When Ulrich Beck theorised a ‘Risk Society’ (Risikogesellschaft) in 1986, the threat of global annihilation through nuclear war remained uppermost in the minds of his readership. If we skip forward three decades to the contemporary moment, the question we ask in this special issue is whether the sensation of risk has mutated or evolved in the intervening period and whether fiction exhibits evidence of such a change. While the immediate risk of the Cold War’s ‘mutually assured destruction’ through World War Three seems to have ebbed, the paradox is that the social goal of safety and security seems not to have drawn any closer. Global financial collapse, Islamic terrorism, humanauthored climate change, epidemic disease outbreaks, refugee crises and the chronic erosion of the welfare state now preoccupy those in the developed world and provide the horizons for our anxieties. These concerns run through contemporary fiction and are analysed in the essays in this special issue.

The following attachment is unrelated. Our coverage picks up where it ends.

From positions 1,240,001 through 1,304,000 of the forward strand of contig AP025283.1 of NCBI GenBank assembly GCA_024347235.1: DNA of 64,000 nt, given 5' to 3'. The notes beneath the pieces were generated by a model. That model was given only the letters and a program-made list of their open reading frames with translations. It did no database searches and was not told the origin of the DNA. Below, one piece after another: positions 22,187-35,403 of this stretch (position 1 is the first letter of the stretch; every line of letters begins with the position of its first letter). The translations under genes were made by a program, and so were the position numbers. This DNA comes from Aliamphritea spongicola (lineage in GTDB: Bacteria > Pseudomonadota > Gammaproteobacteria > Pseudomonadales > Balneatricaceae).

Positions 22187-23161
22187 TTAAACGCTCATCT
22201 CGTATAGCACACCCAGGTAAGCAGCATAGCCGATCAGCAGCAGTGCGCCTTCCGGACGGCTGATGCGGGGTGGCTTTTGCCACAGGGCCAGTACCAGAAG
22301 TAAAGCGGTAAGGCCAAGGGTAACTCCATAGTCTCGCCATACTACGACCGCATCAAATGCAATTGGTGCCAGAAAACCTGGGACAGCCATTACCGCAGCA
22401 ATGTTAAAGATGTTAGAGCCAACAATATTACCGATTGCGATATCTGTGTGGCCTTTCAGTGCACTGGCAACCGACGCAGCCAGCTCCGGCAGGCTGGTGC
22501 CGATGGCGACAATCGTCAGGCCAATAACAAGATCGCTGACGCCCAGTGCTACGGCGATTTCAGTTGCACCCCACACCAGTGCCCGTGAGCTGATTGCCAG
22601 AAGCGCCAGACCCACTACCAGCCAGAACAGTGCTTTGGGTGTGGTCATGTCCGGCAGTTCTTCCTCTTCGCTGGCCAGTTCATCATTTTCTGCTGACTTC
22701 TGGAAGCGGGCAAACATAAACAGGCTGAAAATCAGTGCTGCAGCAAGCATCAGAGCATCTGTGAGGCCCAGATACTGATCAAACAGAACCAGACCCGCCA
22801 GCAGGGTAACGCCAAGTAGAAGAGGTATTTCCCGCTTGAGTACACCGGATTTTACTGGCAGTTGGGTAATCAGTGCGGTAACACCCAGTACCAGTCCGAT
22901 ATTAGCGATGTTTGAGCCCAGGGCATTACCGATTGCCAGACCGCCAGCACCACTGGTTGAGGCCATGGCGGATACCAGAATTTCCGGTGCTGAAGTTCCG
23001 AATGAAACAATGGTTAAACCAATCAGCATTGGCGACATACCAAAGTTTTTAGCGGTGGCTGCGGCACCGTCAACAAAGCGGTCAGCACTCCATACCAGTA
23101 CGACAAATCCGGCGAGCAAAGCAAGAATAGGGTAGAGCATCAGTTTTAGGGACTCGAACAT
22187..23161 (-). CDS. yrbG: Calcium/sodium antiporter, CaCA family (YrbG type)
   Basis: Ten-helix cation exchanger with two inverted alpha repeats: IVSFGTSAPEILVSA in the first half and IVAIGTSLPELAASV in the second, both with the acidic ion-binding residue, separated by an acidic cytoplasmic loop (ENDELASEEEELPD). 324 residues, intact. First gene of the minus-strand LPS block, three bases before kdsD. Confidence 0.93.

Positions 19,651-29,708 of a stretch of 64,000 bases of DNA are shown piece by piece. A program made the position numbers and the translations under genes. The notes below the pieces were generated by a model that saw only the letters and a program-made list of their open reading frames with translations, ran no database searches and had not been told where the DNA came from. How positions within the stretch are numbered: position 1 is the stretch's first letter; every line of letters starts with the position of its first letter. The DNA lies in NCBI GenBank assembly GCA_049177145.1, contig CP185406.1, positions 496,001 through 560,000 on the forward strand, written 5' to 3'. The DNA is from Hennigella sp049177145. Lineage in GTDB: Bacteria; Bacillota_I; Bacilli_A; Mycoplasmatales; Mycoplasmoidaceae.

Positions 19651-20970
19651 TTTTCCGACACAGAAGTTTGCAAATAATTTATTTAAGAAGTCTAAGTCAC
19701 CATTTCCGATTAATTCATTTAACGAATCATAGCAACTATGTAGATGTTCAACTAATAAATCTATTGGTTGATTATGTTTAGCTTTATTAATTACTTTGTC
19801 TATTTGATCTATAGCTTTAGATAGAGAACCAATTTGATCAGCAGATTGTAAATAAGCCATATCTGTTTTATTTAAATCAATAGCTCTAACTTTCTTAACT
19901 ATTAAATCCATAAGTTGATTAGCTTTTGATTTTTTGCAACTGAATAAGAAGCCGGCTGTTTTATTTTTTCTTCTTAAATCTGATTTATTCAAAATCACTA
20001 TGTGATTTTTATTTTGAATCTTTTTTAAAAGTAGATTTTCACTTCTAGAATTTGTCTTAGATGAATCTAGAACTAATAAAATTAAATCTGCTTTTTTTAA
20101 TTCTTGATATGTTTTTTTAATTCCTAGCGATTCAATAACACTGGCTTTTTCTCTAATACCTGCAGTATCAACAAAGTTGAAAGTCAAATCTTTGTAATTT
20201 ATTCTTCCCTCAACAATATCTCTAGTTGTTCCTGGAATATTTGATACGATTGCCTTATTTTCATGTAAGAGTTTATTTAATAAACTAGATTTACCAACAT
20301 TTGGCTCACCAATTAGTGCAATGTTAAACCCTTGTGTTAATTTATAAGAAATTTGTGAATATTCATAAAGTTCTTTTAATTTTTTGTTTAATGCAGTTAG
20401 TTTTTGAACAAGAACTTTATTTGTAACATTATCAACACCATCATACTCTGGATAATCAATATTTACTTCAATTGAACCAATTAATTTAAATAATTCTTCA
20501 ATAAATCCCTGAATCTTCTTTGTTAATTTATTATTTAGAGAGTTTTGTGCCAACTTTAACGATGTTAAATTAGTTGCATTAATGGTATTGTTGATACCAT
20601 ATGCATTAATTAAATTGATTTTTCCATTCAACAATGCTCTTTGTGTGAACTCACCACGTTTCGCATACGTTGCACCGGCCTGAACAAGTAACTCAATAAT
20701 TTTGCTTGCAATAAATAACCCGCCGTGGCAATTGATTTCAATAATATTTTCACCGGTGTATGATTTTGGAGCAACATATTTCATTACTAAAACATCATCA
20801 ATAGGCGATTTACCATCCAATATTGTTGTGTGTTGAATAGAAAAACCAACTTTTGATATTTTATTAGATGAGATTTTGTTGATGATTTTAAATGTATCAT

|Number of pages||4|
|Publication status||Published - 16 Apr 2017|